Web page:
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  • Samsung Galaxy 10.1
Technology Articles > Gadgets > Tablets > Samsung Galaxy 10.1

Tablets are becoming the new, hot item to have in today’s tech world. Samsung has answered the call by releasing their new and very improved Galaxy 10.1 touchscreen tablet. Running the Android Honeycomb 3.1 operating system on a 10.1 inch high definition LCD screen, the new Galaxy has much to offer, but much to be desired as well.

The new Galaxy 10.1 is far more powerful than the first generation Galaxy. Besides the operating system, the two most noticeable changes to the new Galaxy is the storage and processor. The Galaxy 10.1 has an internal 32GB(16GB also available). This is a big change over the old Galaxy as it used a external microSD(16GB, upgradable to 32GB) memory card for its memory. The other major change is the processing power. The Galaxy 10.1 comes with the dual core Nvidia Tegra 2 CPU that has an output power of 1GHz for each processor. The old Galaxy came with the Cortex A8 Hummingbird 1GHz, which was very good in its own right. With twice the processing speed, the Galaxy 10.1 has the power to play games and video with amazing speed and quality. Another huge upgrade is the display of the Galaxy. The Galaxy 10.1 is named just so for its 10.1 inch display. Producing 1280x800 high definition output at 1080p, the new Galaxy has the ability to play HD videos with its new processors with great color and speed. The old galaxy only had a 600x1024 pixel display with only one processor, so Samsung has made quite the jump for display and processing power. The dimensions of the new Galaxy are something to be seen as well. Measuring in at just .34 of an inch in depth, the new Galaxy is quite thin. Also, the dimensions of the screen are around 3 inches larger than the old Galaxy and the doesn’t weigh much more than the old Galaxy at just under 20 ounces(like holding a full bottle of soda). Overall Samsung definitely went back to the drawing board for their new Galaxy 10.1.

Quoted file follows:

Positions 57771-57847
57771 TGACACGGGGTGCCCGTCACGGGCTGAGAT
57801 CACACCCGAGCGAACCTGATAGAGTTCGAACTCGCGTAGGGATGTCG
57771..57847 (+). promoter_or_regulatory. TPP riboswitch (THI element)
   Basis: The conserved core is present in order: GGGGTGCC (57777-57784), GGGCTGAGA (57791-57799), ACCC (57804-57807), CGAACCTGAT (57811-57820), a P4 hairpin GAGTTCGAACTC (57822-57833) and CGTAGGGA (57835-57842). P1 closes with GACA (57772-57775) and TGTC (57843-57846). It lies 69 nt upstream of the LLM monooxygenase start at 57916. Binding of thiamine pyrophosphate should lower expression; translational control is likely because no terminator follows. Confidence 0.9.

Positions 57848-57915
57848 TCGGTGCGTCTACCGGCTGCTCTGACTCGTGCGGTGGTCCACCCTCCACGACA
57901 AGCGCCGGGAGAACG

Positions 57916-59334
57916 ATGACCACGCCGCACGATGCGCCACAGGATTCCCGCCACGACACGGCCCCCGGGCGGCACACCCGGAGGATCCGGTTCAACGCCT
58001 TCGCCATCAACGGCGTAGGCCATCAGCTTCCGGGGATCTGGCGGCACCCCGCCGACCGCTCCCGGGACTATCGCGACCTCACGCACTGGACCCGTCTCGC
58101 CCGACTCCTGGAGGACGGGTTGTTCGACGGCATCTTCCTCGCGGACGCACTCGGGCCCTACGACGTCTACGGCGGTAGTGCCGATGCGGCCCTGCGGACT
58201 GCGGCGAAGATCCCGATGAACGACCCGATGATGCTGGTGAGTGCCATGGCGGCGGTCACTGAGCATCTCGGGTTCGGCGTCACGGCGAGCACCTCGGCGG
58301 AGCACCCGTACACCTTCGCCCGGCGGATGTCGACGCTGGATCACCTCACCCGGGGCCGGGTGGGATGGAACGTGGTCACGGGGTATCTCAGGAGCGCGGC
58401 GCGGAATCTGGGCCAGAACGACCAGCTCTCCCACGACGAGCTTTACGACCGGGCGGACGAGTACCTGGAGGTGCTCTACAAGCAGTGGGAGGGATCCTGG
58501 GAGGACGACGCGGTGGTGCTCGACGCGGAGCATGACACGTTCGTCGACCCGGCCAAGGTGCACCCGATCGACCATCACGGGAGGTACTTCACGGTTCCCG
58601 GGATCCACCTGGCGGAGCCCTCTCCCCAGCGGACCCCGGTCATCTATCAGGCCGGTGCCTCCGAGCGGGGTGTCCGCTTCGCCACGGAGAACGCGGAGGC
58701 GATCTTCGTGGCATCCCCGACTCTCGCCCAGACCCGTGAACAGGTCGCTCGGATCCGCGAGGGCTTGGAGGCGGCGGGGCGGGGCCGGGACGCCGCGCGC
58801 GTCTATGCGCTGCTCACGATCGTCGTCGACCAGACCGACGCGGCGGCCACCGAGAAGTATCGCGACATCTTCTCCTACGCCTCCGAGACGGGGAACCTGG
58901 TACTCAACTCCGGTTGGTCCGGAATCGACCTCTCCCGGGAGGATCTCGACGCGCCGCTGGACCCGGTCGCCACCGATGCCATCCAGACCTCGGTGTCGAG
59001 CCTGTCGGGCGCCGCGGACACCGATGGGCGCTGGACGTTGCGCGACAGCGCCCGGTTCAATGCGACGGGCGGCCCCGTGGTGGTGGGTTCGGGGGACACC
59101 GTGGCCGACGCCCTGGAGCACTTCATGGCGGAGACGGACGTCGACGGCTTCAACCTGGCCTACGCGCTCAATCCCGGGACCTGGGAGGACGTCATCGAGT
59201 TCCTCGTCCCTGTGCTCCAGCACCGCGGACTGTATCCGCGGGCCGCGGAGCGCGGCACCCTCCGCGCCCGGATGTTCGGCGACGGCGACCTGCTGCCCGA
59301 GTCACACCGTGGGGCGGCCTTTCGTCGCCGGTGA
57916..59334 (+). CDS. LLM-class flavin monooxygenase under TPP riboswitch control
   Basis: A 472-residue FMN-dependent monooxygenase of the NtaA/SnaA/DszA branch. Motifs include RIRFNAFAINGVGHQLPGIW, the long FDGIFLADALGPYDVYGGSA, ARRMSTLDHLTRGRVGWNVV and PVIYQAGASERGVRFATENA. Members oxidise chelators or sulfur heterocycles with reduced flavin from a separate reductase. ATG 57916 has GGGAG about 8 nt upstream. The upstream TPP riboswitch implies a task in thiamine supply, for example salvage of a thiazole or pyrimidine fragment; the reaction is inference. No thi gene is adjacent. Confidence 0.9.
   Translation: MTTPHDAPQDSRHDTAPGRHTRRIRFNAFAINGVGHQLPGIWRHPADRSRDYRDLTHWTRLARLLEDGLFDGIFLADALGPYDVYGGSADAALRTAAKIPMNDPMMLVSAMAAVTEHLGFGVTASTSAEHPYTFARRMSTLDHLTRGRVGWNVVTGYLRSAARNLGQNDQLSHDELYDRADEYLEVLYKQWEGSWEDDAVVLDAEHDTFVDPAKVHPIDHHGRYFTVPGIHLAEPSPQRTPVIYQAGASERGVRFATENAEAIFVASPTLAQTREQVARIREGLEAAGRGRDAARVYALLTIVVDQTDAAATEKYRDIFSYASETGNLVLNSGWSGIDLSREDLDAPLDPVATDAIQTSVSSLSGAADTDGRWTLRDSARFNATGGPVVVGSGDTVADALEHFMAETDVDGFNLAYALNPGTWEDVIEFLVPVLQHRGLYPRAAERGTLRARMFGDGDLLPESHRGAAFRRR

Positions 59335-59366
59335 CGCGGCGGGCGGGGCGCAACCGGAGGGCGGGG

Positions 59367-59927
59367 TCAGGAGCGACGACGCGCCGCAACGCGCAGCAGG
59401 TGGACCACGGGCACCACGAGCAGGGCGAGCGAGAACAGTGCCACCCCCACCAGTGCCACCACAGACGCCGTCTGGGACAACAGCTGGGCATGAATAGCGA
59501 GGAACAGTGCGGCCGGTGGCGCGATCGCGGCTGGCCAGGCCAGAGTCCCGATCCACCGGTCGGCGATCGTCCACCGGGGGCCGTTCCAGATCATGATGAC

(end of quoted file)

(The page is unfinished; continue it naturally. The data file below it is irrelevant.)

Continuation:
Operating System
The operating system (OS) is one of the major focal points of the Galaxy 10.1. The Samsung Galaxy 10.1 uses the Android Honeycomb 3.1 OS(by Google). This is a big jump from the old Android Froyo 2.2 OS. One of the major changes to the operating system over the old is its ability to present images and applications more smoothly. One of the biggest complaints about the old Android OS(even 3.0) was the fact that a user could visibly see improper rendering of images or application animations. Another great upgrade from the new OS is the support for Open Accessory. What this means is now users can plug their joysticks, music devices, storage devices etc... through the USB port. The downfall of this: Users are still not able to manage external storage devices. Though Google is said to be working on this, but there still hasn’t been a solution. Another great feature of the Honeycomb OS: It is Flash and Java enabled. This has been a hot topic for smart phones, gaming systems, and mobile devices alike. Many videos(including most all Youtube videos) use Adobe’s Flash player to display video. Many mobile devices refuse to allow Flash due to the problem of being a power hog, thus making battery life lesser. The Samsung Galaxy has somehow managed to skip over this problem, though many other similar devices are now using Flash as well. Google has said that the Honeycomb 3.0 is just a stand in until it releases the much anticipated Ice Cream Sandwich OS later in 2011.